Sensitivity analysis of leaf wetness duration within a potato canopy
Jacobs, A.F.G. ; Heusinkveld, B.G. ; Kessel, G.J.T. ; Holtslag, A.A.M. - \ 2009
Meteorological Applications 16 (2009)4. - ISSN 1350-4827 - p. 523 - 532.
estimating dew duration - meteorological models - parameterization - field
A description and analysis is given of a wetness duration experiment, carried out in a potato field in the centre of the Netherlands in September 2005. The observations are used to design and evaluate a within-canopy dew model which provides the leaf wetness distribution within the canopy caused by dew processes and by precipitation. This withincanopy dew model consists of three layers (bottom, centre, top) each with equal contribution to the leaf area index. The model results compared favourably with experimental evidence. The sensitivity of the dew and precipitation interception on the amount of free water and the duration of the leaf wetness was analysed by varying the leaf area index and some important weather variables. The findings suggest that the leaf area index affects the amount of free water, but is barely sensitive to leaf wetness duration. Wind speed has hardly any effect on the amount of free water collection as well as on leaf wetness duration. The net radiation, however, appears to be sensitive to the amount of collected free water as well as the leaf wetness duration
Measurements and estimates of leaf wetness over agricultural grassland for dry deposition modeling of trace gases
Wichink Kruit, R.J. ; Jacobs, A.F.G. ; Holtslag, A.A.M. - \ 2008
Atmospheric Environment 42 (2008)21. - ISSN 1352-2310 - p. 5304 - 5316.
estimating dew duration - water films - sensor - moisture - periods - ammonia - canopy - leaves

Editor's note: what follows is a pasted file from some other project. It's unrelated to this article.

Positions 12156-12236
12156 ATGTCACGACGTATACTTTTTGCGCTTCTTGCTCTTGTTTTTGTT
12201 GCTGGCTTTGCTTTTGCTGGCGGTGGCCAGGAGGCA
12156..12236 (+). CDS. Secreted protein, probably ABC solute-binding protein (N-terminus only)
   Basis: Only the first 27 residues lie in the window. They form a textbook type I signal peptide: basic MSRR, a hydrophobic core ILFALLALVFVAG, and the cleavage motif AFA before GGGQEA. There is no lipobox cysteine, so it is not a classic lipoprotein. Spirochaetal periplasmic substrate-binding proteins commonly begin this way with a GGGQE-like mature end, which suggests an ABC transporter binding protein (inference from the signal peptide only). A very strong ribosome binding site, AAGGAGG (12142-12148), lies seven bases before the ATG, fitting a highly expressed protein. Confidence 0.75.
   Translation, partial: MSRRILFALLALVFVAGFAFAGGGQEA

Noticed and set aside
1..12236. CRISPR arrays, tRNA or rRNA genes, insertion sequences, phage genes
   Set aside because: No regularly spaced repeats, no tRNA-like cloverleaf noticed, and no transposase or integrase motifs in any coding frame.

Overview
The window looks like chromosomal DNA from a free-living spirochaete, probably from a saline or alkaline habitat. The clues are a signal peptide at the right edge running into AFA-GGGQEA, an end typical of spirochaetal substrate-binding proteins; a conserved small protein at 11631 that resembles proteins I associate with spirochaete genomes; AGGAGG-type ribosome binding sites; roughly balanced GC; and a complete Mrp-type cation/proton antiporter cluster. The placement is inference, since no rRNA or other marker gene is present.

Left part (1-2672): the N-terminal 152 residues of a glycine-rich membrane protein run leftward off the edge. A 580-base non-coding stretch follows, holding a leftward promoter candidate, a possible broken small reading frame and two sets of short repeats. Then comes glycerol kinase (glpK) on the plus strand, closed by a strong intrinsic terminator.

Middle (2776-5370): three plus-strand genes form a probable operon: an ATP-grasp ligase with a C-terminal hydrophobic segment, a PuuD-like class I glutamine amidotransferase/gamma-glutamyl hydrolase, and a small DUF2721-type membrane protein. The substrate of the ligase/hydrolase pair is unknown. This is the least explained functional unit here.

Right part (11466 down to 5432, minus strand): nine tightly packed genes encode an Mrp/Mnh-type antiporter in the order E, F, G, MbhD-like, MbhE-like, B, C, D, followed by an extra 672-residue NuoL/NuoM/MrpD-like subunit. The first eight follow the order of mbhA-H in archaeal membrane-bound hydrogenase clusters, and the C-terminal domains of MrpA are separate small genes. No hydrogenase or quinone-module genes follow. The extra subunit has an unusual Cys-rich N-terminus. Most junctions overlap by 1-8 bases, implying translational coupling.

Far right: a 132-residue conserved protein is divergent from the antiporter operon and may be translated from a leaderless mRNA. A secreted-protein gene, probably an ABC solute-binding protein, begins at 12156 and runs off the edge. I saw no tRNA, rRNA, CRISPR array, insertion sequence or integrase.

Leaf wetness is an important and frequent phenomenon for the surface¿atmosphere exchange of some atmospheric trace gases that are well soluble in water, such as ammonia (NH3 and SO2), as well as for plant disease epidemiology. This study shows a comparison of two different techniques to measure leaf wetness; namely a painted flat-plate grid sensor and a system of four clip sensors. Although both techniques gave comparable results, the flat-plate grid sensor was favored, because of its stable signal and its ease of use. In this technique, the measurement height turned out to be of great importance for the leaf wetness duration (LWD); the flat-plate sensor at 1.0 m systematically underestimated LWD, while the flat-plate sensor at 0.1 m better represented the actual LWD. To obtain a representative signal, leaf wetness should be measured close to the surface. Using the available leaf wetness measurements, a comparison was made between three physical and four empirical leaf wetness models. Without any optimization, the physical model that calculates the potential condensation at the leaf surface gave the best results. However, after optimizing the humidity thresholds in the empirical leaf wetness models, the optimized model based on the difference between the actual and saturated specific humidity at the surface gave best results. For practical applications in atmospheric transport models, like for the calculation of dry deposition of well-soluble gases, the relative humidity (RH) threshold model might be easiest to implement. This study showed that different thresholds should be used for different vegetation types. In this study, an optimized RH threshold of 71% was derived for agricultural grassland.